A simple Agile release plan

A simple Agile release plan

Agile release plans are powerful tools to communicate direction to the organization AND the team.  There is a natural tendency to think that power and complexity are directly related. In other words, a powerful tool must be complex and require a significant level of effort to develop and maintain however Agile release plans can be simple and easy to deploy. The complexity of a release plan is driven by two major factors: the complexity of the project and the level of process fluff required by the organization.

An Agile release plan for a single team can be as simple as a sheet of paper with sprints marked off.  The team would then list the stories in the appropriate.  In the case above, the team did not develop a release plan until just before the second iteration.  They used a simple process of matching a sized (with story points) and prioritized (value) backlog to iterations based on their velocity (the average amount of work they were completing per iteration).  The release plan was taped to the wall in their team room so it was available to the team every morning during stand up. Note that at the end of iteration one the team realized that story number 29 was an epic and broke it down for completion in the next iteration. The release plan that the team used was very simple, but it served as a planning platform for the team and as a tool to communicate their approach for delivering value. The long-term usability of this very simple model could be improved by writing the stories on sticky notes rather than on the paper so that changes to the  plan would not require crossing stories out or rewriting the plan as changes occur.

I observed a more complex approach to Agile release planning that addressed a two team, two release project.  The project was funded for six sprints. The product owner anticipated releasing functionality twice during the project. Both teams were responsible for delivering architectural stories and functional stories in a coordinated fashion. The stories for the project were drawn for a larger application backlog that both teams used.  The following picture is a representation of the solution the team used (they actually used brown butcher paper, painters tape, sticky notes and yarn).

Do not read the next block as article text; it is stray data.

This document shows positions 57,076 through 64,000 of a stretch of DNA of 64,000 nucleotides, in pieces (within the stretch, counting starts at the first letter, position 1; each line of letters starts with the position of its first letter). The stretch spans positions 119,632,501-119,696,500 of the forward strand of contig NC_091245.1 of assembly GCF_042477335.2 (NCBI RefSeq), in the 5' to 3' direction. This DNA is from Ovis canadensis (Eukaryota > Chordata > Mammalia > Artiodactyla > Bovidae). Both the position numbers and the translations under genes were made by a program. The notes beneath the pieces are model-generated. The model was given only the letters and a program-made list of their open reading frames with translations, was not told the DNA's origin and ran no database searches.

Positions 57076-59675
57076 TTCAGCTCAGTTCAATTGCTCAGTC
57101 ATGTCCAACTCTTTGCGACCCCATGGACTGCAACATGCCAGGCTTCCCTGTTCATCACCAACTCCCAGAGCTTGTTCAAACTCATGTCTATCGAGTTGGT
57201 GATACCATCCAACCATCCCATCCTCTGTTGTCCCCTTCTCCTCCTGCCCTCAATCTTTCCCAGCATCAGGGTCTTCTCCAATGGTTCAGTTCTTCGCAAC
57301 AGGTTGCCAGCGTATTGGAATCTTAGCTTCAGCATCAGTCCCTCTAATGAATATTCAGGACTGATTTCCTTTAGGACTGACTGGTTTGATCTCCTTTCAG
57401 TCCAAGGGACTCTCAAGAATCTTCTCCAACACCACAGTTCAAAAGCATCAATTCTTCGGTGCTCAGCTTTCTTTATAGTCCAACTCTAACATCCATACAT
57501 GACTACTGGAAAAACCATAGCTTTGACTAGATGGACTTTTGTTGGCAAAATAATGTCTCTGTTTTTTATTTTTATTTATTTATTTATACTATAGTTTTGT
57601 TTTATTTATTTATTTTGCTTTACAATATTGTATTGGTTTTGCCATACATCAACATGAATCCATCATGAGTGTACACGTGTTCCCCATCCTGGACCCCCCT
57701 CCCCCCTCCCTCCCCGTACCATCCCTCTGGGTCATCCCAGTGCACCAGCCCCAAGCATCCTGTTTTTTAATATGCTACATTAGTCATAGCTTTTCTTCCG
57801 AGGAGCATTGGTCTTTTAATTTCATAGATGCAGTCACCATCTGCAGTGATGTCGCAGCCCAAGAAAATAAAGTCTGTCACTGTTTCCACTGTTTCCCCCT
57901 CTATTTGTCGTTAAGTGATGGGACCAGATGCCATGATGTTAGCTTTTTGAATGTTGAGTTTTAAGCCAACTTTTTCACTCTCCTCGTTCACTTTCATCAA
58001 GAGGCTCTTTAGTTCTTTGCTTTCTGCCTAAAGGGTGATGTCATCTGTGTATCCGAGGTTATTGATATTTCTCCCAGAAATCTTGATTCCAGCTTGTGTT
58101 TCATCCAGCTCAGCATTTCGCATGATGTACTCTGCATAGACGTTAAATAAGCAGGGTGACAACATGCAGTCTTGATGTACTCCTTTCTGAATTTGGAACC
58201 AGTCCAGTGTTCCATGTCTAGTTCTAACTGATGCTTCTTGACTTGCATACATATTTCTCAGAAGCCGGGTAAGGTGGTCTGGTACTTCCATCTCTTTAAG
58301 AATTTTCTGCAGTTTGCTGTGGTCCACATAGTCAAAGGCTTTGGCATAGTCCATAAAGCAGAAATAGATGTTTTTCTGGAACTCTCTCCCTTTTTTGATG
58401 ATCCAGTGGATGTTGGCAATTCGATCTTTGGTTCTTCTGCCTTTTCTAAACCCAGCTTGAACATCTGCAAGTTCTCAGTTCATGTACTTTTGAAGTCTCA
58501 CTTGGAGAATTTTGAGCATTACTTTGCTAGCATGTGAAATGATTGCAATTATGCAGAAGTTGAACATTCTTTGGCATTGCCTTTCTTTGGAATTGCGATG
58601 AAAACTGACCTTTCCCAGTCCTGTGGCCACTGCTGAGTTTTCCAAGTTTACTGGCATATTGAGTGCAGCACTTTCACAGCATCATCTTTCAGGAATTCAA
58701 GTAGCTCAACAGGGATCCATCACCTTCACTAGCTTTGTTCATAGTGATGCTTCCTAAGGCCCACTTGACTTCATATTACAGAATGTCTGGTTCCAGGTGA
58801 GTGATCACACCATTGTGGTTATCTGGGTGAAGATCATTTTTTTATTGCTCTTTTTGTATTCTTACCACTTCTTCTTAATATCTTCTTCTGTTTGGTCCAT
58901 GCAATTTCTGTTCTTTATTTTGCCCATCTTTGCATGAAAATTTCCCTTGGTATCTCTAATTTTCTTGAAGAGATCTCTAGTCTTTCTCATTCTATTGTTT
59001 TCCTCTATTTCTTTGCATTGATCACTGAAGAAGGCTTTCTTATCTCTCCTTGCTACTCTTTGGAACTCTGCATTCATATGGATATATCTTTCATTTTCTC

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The two teams opted for a simple graphical approach. The plan was placed on the wall of their team room where the entire team could see the chart. As the teams kicked off, they held a joint meeting with their product owner and built the initial plan.  The first plan was viewed as even more notional than normal, as neither of the teams had established their velocity. The plan was to be updated as part of the sprint planning process. An interesting touch that this team used was the inclusion of dependencies between stories, which were marked by yarn. These teams were still working on developing independent user stories, which is sometimes difficult.

There are lots of ways to generate an Agile release plan. The complexity of the project and the process needs of the organization will guide how teams address and communicate release plans. Agile release plans do not have to be the outputs of highly complex tools, represented by highly polished charts to communicate direction. Simplicity in release plans makes it easy for the team to create, maintain and use Agile release plans.